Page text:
As I was putting together material for our upcoming book, I came across several examples of two brands working together to create a mutual experience that benefits both equities, and especially their joint customers. One example I ran across while staying at my regular W Hotel in NYC (541 Lexington) is the above offer for a free ride in an Acura MDX. I didn’t have time to take a ride, but I saw another great example of Marketing with Meaning.
This is a clear example of a win-win-win for all three parties. W Hotels gets to offer another service under its umbrella brand of “Whatever/Whenever,” which itself is a great way to differentiate their hotels from the many choices business travelers have around the world. And this comes at zero cost to the hotel chain. Acura gets a chance to connect with W Hotel customers, likely the kind of young, higher-income crowd that is in the sweet spot for its vehicles. These people can be difficult to reach with traditional, interruptive ads. And a free ride is a great chance to let prospects sample the vehicle in a low-pressure way.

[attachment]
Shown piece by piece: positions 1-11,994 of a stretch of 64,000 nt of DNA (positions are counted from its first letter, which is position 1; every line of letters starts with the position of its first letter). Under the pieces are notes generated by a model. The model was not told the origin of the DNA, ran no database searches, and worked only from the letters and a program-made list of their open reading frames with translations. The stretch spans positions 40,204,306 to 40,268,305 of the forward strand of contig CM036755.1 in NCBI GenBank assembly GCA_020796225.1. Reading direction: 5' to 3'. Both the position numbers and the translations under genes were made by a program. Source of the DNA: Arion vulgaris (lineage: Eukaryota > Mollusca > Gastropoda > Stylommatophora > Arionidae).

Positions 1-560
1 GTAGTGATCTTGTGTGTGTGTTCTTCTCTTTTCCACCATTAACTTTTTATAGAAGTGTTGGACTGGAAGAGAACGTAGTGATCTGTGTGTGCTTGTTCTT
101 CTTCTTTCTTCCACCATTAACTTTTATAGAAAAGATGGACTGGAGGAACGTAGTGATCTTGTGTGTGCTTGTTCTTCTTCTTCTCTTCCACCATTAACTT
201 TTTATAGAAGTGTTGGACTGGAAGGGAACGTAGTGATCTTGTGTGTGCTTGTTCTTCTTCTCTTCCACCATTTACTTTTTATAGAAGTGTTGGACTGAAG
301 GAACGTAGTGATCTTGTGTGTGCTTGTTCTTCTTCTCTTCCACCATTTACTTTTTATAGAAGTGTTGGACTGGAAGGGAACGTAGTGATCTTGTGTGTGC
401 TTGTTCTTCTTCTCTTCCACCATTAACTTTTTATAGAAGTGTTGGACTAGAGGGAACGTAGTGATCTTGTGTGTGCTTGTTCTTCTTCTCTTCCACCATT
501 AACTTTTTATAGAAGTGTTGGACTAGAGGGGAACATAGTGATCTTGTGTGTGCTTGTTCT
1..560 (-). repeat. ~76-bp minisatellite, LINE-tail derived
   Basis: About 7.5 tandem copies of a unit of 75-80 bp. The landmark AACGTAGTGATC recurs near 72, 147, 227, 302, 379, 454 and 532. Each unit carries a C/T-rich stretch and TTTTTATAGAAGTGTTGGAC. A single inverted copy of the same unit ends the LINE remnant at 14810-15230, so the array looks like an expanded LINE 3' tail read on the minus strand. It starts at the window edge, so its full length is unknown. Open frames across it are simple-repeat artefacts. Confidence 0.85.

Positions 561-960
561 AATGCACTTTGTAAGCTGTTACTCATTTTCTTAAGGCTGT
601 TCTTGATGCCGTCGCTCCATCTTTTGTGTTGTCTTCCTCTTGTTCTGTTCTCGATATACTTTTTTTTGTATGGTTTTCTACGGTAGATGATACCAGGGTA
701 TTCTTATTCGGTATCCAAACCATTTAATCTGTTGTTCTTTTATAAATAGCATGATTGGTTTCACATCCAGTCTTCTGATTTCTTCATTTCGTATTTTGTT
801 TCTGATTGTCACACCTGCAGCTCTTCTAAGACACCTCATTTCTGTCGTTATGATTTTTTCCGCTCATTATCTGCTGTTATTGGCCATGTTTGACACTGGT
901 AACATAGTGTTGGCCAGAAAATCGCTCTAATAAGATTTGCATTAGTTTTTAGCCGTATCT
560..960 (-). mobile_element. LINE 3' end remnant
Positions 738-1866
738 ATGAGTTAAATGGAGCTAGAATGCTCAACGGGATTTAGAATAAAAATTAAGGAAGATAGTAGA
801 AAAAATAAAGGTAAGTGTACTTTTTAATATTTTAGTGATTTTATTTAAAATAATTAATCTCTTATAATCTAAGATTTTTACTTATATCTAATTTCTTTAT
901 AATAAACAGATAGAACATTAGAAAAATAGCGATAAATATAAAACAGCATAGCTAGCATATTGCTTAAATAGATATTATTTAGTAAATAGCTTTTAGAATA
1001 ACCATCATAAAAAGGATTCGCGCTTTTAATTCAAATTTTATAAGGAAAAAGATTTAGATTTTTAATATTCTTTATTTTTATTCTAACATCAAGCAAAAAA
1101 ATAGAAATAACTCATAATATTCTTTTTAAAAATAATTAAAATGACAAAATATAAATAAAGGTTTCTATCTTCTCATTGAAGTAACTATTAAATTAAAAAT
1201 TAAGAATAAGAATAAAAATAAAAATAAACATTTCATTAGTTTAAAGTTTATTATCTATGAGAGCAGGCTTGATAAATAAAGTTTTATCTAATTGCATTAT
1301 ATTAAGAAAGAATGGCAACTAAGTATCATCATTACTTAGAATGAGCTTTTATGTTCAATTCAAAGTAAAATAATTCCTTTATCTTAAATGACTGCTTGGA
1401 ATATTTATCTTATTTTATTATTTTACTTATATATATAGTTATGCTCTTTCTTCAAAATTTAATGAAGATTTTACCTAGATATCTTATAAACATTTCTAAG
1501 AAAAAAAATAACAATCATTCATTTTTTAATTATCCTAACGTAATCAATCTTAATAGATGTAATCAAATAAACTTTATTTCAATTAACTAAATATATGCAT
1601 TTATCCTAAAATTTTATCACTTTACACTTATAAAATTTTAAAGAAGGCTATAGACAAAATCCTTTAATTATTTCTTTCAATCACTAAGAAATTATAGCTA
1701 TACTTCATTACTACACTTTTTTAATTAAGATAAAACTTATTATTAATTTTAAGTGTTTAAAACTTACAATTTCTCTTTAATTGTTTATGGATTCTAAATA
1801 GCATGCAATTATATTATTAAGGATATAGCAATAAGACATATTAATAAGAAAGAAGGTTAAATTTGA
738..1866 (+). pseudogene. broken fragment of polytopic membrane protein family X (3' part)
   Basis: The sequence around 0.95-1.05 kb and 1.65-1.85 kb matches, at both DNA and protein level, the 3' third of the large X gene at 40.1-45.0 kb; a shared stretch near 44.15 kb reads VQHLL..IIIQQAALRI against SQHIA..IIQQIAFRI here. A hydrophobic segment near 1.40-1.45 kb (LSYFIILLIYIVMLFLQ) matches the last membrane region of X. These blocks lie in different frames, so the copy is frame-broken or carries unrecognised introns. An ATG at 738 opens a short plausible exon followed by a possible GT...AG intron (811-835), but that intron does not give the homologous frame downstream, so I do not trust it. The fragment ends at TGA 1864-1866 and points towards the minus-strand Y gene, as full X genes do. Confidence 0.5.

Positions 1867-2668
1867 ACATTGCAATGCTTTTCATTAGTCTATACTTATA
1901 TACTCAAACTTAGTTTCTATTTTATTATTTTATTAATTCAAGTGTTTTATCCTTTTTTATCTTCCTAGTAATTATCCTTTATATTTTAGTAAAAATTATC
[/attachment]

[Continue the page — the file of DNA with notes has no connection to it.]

Of course, let’s not forget the benefit to the customer. He or she gets a free ride in a cozy car by a considerate driver who knows his way around town. The customer also feels appreciated, and may feel a little like a big shot or movie star. This is a meaningful experience for the customer that connects her closer to both the W Hotel and Acura brands.
I have run across a few other examples of diverse brands hooking up to build mutually valuable experiences. A while back I wrote about Honda and Mattel hooking up for a special-edition Hot Wheels collectible car. There’s the Nike/Apple join-up with the Nike+ system. I read recently about the story behind how Fox and 7-Eleven partnered to create a dozen branded Kwik-E-Marts to support last year’s The Simpsons Movie. And I also recently came across the story of how Victoria’s Secret put on a fashion show last year in the aisle of Virgin Airways. (Check out the photos below for a glimpse of these diverse experiences.)
These experiential tie-ins seem to work best when the brands share both a common target customer and brand equity elements. The Simpsons and 7-Eleven both target 18-34 Men, for example. But they also take corporate organizations that are willing to give up some control and ownership to the other side. It’s a great exercise to conduct for your own brand: Think about other relevant brands in your customer’s life and consider the synergies that lie around a partnership, and then pick up the BlackBerry and reach out. Chances are there will be another marketer out there similarly looking for ideas to something new and meaningful.